◆ Why were progressives so eager to see the government enter the business of hydroelectric power in the 1920s?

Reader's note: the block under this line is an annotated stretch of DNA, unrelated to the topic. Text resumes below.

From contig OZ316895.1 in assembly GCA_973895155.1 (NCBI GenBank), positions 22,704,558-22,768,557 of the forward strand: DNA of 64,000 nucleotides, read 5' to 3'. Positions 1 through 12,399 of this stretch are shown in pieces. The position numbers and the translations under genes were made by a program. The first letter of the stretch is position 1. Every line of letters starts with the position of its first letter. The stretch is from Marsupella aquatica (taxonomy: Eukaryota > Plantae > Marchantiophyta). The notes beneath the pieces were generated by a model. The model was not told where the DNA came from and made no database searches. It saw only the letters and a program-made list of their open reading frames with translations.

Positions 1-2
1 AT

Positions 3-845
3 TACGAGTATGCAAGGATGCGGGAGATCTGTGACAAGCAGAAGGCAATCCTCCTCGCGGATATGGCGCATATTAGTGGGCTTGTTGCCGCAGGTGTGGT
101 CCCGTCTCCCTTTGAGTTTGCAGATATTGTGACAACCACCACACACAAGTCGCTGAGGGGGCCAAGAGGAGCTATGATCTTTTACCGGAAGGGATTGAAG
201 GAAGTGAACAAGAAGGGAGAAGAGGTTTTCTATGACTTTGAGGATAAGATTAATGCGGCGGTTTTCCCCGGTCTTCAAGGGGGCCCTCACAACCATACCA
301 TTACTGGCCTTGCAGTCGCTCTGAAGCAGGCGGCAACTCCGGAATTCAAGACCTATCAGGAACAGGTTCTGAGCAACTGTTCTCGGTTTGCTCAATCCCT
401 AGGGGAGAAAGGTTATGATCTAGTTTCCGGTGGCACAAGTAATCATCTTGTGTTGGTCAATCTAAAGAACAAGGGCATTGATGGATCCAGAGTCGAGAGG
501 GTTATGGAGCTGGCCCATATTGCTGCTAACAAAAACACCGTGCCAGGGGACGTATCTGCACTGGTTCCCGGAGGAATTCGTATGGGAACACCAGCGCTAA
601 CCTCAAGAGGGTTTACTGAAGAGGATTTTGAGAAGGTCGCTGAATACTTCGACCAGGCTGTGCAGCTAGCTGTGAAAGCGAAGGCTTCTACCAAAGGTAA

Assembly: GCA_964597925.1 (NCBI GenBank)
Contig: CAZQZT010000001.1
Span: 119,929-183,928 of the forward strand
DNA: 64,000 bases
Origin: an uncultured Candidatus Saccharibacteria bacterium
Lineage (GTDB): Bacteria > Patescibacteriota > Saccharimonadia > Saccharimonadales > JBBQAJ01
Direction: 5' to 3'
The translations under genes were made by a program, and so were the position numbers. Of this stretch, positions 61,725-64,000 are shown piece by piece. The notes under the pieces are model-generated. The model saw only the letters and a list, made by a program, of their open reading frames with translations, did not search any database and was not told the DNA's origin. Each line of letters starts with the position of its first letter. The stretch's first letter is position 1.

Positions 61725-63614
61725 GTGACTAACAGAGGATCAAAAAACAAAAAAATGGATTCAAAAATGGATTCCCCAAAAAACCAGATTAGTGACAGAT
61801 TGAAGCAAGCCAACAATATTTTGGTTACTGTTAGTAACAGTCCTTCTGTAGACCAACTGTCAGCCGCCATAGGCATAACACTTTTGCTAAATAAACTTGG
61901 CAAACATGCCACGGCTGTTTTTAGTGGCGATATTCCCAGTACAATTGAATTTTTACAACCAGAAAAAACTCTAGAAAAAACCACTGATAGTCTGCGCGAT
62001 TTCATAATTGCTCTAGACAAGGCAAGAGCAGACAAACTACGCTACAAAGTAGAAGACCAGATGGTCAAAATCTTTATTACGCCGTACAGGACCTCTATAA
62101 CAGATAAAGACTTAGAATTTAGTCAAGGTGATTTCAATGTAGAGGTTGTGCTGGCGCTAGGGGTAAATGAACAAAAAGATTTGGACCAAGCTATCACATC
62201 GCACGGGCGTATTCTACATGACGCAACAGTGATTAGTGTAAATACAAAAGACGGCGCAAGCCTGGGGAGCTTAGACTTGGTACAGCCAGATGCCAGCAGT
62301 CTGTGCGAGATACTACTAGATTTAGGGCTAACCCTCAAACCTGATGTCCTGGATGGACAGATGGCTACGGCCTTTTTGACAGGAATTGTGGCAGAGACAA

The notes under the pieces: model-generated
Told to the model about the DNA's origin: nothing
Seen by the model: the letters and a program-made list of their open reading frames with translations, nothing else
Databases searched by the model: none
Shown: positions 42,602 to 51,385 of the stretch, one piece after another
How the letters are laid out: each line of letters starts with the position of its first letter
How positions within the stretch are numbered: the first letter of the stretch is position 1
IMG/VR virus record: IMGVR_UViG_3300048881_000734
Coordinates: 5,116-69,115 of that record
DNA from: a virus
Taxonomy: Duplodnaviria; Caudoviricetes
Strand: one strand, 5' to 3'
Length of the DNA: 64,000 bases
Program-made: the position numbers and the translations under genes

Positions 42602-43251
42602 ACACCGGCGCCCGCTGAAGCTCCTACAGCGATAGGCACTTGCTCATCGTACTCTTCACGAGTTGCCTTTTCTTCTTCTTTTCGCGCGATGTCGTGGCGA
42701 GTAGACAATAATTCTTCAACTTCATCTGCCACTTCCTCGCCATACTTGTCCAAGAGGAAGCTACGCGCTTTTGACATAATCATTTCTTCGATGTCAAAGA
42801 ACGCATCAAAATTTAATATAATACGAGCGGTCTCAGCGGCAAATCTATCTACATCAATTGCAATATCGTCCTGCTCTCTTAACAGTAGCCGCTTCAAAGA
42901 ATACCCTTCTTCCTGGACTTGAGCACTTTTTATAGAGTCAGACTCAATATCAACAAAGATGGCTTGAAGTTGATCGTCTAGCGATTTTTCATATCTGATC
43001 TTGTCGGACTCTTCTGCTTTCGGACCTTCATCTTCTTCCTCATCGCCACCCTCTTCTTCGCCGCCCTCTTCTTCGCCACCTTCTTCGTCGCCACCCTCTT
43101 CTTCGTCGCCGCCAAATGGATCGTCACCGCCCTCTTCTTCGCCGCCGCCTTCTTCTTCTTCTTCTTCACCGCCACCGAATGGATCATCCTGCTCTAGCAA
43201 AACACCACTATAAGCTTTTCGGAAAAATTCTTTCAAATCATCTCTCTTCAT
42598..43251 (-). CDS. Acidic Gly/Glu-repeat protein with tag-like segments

THE NEW DEAL 687 were flaunting many of its provisions. That fall, Roosevelt pressured Johnson to resign and established a new board of directors to oversee the NRA. Then, in 1935, the Supreme Court intervened. In 1935, a case came before the Court involving alleged NRA code violations by the Schechter brothers, who operated a wholesale poultry business confined to Brooklyn, New York. The Court ruled unanimously that the Schechters were not engaged in interstate commerce (and thus not subject to federal regulation) and, further, that Congress had unconstitutionally delegated legisla- tive power to the president to draft the NRA codes. The justices struck down the legislation establishing the agency. Roosevelt denounced the justices for their “horse- and-buggy” interpretation of the interstate commerce clause. He was rightly concerned, for the reasoning in the Schechter case threatened many other New Deal pro- grams as well. But the Court’s destruction of the NRA itself gave the New Deal a convenient excuse for ending a failed experiment. Regional Planning The AAA and the NRA largely reflected the beliefs of New Dealers who favored economic planning but wanted pri- vate interests (farmers or business leaders) to dominate the planning process. Other reformers believed that the government itself should be the chief planning agent in the economy.Their most conspicuous success, and one of the most celebrated accomplishments of the New Deal, was an unprecedented experiment in regional planning: the Tennessee Valley Authority (TVA). The TVA had its roots in a political controversy of the 1920s. Progressive reformers had agitated for years for public development of the nation’s water resources as a source of cheap electric power. In particular, they had urged completion of a great dam at Muscle Shoals on the Tennessee River in Alabama—a dam begun during World War I but left unfinished when the war ended. But opposi- tion from the utility companies had been too powerful to overcome. In 1932, however, one of the great utility empires—that of the electricity magnate Samuel Insull—collapsed spec- tacularly, amid widely publicized exposés of corruption. Hostility to the utilities soon grew so intense that the companies were no longer able to block the public power movement. The result in May 1933 was the Tennessee Valley Authority. The TVA was authorized to complete the dam at Muscle Shoals and build others in the region, and to generate and sell electricity from them to the public at reasonable rates. It was also intended to be an agent for a comprehensive redevelopment of the entire region: for stopping the disastrous fl ooding that had plagued the Tennessee Valley for centuries, for encouraging the devel- opment of local industries, for supervising a substantial TVA program of reforestation, and for helping farmers improve productivity.
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